With every meal, one looks forward to the exceptional local wines. These days in South Africa the choice is staggering. Among our favorites is a Cabernet Sauvignon from Meerlust Estate, just outside Cape Town in Faure. The day before, we'd met George Myburgh van Reenen at the vineyard founded by his family in 1757. Meerlust's 270 acres are planted mainly with Cabernet Sauvignon, Cabernet Franc, Merlot, and Pinot Noir. Experts say the cooling effect of the summer's southeast winds makes the region climatically similiar to Bordeaux. I notice from the inscription in the leather-bound guest book in the tasting cellar that among the vineyard's fans is Brazilian supermodel Gisele Bündchen, who visited just last month.

After two days in Cape Town, the group flies to Kruger National Park. From there it's just a 30-minute drive to Singita. Located deep in the African bush inside a 37,000-acre private reserve within the park, the lodge embodies the African game reserve at its most modern and luxurious. The main lodge, Singita Lebombo, has 15 suites, but a brand-new boutique version, Singita Sweni, has only six villas, where we stay. It is an architectural triumph, as though Le Corbusier collaborated with some tribal genius to create these chrome-and-glass tree houses, with chic interiors, an infinity pool, and outdoor showers of such beauty that you could weep—or better yet, shower—all day.

Singita is, of course, all about the safari drives—one in early morning, another, late afternoon. The place promises and delivers the legendary wildlife of Africa—finally I see those braying hippos I had expected back at The Westcliff in Jo'burg; kudu and water buffalo are everywhere. A herd of elephants takes our breath away, as do giraffes that move from tree to tree, crunching the tops with such languid grace they look like Jurassic creatures filmed in slow motion. The first night out, a pride of lions, maybe 20 strong, commandeers the road ahead; the next morning we slowly track from the safe confines of our Land Rover a leopard as it roams, with great stealth, the savannah.

Also on the agenda are two dinners: one prepared by Rocco, the other by Ming. Rocco is set to partner with resident chef Kirsty-Lee Worthmann, but let's put it this way: Chefs are a competitive lot, and this partnership is shaping up as—how shall I say it?—a not particularly fruitful one. She wants things her way; he wants them his. But by evening's end (and with a negotiated menu), they appear to be the best of friends. Rocco, whose cooking at Manhattan's Union Pacific has been described in the most recent Zagat survey as both dazzling and exciting, does a wonderfully simple seviche of white salmon and an absolutely perfect tomato-and-lobster risotto. An appealing blend of playboy, rock star, and celebrity chef, he is, at his best, serious and focused.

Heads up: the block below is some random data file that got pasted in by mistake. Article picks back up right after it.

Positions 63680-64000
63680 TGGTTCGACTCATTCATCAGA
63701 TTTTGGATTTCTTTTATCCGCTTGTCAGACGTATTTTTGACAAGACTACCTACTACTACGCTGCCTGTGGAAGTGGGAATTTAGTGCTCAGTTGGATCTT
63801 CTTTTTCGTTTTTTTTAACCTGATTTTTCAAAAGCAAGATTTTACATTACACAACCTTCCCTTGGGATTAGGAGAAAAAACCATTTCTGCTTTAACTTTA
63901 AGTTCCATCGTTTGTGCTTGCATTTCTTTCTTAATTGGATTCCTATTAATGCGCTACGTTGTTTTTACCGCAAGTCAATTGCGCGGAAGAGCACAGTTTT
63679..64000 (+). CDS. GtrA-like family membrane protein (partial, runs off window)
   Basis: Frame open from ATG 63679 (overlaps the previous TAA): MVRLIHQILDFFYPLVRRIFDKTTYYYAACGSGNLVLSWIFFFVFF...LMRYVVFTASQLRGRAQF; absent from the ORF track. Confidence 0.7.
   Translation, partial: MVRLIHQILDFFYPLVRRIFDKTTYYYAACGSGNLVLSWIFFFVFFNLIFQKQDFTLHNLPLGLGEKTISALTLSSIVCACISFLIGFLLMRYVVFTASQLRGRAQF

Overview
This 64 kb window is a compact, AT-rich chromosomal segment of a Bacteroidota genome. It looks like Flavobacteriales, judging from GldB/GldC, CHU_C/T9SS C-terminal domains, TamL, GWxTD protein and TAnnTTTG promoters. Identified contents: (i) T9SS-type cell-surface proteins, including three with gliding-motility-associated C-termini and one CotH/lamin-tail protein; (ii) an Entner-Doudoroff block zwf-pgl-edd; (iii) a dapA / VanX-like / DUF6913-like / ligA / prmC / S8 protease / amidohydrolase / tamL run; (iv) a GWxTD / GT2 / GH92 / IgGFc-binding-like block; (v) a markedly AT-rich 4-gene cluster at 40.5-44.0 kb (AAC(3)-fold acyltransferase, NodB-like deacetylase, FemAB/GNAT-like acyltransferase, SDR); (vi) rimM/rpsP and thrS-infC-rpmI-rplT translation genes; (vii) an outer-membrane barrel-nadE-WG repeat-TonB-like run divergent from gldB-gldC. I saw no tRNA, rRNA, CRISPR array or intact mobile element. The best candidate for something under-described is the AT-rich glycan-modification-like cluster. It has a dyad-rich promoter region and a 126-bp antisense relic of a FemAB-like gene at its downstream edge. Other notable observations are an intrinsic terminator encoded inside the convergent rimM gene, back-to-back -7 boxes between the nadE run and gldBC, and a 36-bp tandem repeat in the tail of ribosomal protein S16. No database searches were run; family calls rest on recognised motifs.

Tsai grew up in Dayton. Like his grandfather, father, and brother, he graduated from Yale. Despite majoring in mechanical engineering, though, he decided to become a chef. He worked in the family's Chinese restaurant in Ohio, but it was a summer at the Cordon Bleu during college that changed his life. "I realized that the French, not just the Chinese, could cook. And that got me thinking, Why can't I blend the two?" Ming's Blue Ginger restaurant is considered the pinnacle of contemporary fusion cooking. Tonight's fête shows why.

Colin has created a very grand braai, a traditional South African barbecue complete with African dancers and roaring bonfires. Ming begins with his signature aperitif, the Blue Ginger gimlet (vodka, lime juice, and ginger syrup). Garlic-ginger calamari with coconut rice noodles is followed by ostrich grilled with a curried tea rub, created from spices picked up in Durban. The ostrich is served with sweet potatoes and a guava, grapefruit, and tomatillo salsa made by one of the Singita chefs.

This is our last night together before we head home. Rocco, Ming, Colin, and Geoffrey smoke cigars and swap stories around the bonfire. "It's been overwhelming," says Rocco. "The variety and the vastness—from the food and the wine to the animals and landscape." Tsai says he'll never forget the real banquet. It's called Africa—so voluptuous with smells and sounds and flavors. This, says Geoffrey, is the most exotic experience he's ever had.

"I love watching the first-timers," says Colin, who was born in Zambia and raised in the South African town of East London. "You see people experience something very thrilling. And I don't mean just the cheetahs and the elephants. You see them experiencing a country being reborn."


Closer to Home